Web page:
One of Israel’s most destructive Bombs, dropped in so-called safe areas

(Photos: Twitter/X)
According to an analysis of visual evidence by The New York Times, Israel routinely dropped one of its biggest and most destructive bombs in areas it designated safe for civilians during the first six weeks of Israel’s war on the Gaza Strip. The regular use of 2,000 pound bombs suggests that even for Palestinians who followed every Israeli evacuation order and advisory, there was still no safety to be found in a war zone that is more dangerous for civilians than any in recent history.اضافة اعلان

Munitions experts told the Times that bombs of this size date to before the Vietnam War, but the US military almost never drops them in densely populated areas anymore. These weapons unleash powerful blast waves and sharp metal fragments that can travel thousands of feet in every direction. The expert added that smaller 500 pound bombs were routinely considered too big to use within cities during US wars in Iraq and Syria.

In response to questions about the use of 2,000 pound bombs, an Israeli Occupation Forces (IOF) spokesperson said in a written statement to the Times that, “Questions of this kind will be looked into at a later stage.”

Days after the war began in October, 2023, the IOF ordered over one million people living in northern Gaza to leave their homes and move to southern Gaza for their safety. However, that area was far from safe.

The Times programmed an artificial intelligence tool to scan satellite imagery of southern Gaza and detect potential bomb craters. The AI flagged over 1,600 craters, and Times journalists manually reviewed each one to eliminate false positives, such as circular shadows or bomb craters from previous wars. The remaining craters were measured to identify those spanning roughly 40 feet across or more. According to munitions experts, craters of this size in Gaza’s light, sandy soil generally only result from 2,000-pound bombs.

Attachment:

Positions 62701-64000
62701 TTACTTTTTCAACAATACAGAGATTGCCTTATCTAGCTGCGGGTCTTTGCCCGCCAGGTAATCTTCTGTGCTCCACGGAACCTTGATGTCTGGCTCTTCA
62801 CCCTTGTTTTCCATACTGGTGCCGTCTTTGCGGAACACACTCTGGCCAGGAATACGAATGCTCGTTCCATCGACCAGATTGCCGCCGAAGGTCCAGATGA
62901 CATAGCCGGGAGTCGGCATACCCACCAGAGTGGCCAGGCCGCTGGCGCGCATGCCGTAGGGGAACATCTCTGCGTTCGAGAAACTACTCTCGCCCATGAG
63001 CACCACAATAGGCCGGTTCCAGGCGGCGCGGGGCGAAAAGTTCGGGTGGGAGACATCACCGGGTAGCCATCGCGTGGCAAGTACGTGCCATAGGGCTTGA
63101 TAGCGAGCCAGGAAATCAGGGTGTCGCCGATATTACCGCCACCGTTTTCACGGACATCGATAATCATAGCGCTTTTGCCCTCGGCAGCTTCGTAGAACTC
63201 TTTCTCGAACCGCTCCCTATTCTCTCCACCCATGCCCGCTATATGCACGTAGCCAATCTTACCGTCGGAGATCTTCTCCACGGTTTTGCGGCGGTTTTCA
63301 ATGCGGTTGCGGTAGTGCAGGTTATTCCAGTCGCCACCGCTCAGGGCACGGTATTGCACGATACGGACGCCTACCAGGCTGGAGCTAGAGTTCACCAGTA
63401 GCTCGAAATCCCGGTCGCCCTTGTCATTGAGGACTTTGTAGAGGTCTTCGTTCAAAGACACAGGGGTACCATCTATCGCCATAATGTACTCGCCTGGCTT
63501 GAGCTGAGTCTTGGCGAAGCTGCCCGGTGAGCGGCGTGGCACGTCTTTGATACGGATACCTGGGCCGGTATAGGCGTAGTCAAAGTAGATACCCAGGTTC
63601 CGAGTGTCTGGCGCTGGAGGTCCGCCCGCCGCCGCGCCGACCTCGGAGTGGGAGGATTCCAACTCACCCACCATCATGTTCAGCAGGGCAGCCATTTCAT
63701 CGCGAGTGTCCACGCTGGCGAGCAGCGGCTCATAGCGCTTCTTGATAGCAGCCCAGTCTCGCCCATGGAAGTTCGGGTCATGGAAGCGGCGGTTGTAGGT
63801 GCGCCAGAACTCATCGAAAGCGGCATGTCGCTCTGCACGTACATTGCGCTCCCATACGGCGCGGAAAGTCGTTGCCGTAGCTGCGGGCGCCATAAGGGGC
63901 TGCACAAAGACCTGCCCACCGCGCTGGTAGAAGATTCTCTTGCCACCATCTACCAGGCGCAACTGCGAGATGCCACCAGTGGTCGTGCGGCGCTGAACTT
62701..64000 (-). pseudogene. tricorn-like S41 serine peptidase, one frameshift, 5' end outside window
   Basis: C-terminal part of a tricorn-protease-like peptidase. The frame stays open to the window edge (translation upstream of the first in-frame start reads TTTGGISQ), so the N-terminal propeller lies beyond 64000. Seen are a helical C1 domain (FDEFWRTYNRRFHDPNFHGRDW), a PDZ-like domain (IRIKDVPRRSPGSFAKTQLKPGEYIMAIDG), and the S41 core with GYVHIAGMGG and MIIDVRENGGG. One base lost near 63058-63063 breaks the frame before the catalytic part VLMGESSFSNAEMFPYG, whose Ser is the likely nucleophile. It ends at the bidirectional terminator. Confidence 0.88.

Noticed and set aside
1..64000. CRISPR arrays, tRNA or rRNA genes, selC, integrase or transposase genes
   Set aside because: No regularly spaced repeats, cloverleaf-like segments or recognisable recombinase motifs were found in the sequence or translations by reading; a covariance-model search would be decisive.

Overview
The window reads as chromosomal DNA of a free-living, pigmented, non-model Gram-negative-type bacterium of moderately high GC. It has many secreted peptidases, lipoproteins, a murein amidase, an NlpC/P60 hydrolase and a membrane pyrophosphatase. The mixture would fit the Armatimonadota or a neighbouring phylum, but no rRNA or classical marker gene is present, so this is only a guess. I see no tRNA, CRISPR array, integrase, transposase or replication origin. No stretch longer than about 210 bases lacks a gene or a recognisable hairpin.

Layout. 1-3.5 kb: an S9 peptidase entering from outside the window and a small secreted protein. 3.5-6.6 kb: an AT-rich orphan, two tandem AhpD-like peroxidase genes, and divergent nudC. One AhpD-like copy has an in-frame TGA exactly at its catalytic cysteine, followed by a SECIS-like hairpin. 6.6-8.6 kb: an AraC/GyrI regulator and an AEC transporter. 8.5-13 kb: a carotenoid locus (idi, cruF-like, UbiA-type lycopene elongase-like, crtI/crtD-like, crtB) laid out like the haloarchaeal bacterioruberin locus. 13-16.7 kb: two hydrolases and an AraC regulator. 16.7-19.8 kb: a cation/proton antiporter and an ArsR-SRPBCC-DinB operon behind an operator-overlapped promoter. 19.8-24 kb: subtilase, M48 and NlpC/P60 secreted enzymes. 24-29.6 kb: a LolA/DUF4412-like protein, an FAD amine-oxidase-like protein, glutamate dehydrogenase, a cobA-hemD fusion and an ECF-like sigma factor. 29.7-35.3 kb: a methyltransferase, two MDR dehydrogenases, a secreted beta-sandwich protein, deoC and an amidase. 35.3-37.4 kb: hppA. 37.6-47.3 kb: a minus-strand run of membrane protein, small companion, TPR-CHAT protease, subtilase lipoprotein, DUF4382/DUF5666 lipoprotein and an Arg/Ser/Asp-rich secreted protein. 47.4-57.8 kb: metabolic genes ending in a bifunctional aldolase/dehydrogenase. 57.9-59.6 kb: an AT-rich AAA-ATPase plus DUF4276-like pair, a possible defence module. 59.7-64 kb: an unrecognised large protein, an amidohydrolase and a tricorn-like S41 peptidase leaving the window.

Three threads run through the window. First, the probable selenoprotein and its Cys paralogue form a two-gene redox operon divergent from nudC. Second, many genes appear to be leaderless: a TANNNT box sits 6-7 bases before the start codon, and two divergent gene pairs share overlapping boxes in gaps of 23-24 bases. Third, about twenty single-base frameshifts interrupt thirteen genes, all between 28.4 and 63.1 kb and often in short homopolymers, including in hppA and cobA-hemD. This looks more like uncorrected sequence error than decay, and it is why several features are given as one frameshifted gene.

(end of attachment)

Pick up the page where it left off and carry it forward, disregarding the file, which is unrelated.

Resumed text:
Ultimately, the Times identified 208 such craters in satellite imagery and drone footage, indicating that 2,000-pound bombs posed a pervasive threat to civilians across southern Gaza. Additionally, these findings likely represent only a portion of the 2,000-pound bombs Israel used on southern Gaza during the first six weeks of the war. This limitation arises from the availability of aerial imagery and instances where the bomb may leave only small craters or no craters at all.

Furthermore, satellite images failed to capture the extent of the destruction unleashed by Israel. For example, a massive crater in central Khan Younis, measuring at least 40 feet across, resulted from an Israeli airstrike on a residential block on October 26, 2023. Witnesses and local journalists’ footage at the scene showed men frantically digging into mountains of mangled metal and pulverized concrete. Deep in the rubble, a severed arm suddenly appeared, followed by the face of a young boy with eyes wide open; he was alive.

The Pentagon recently increased shipments to Israel of smaller bombs called GBU-39s, which is one of the smallest bombs in Israel’s arsenal. Unlike MK-84, a 2,000-pound bomb commonly used by Israel, GBU-39 creates a blast wave that can injure or kill people in open areas more than 1,000 feet away from the point of impact. However, US transfers of GBU-39s did not stop Israel from using 2,000 pound bombs on the strip.

Nonetheless, the US has not shown a willingness to cut off the flow of the weapons supplied to Israel, having sent more than 5,000 of the 2,000 pound bombs since October 2023.

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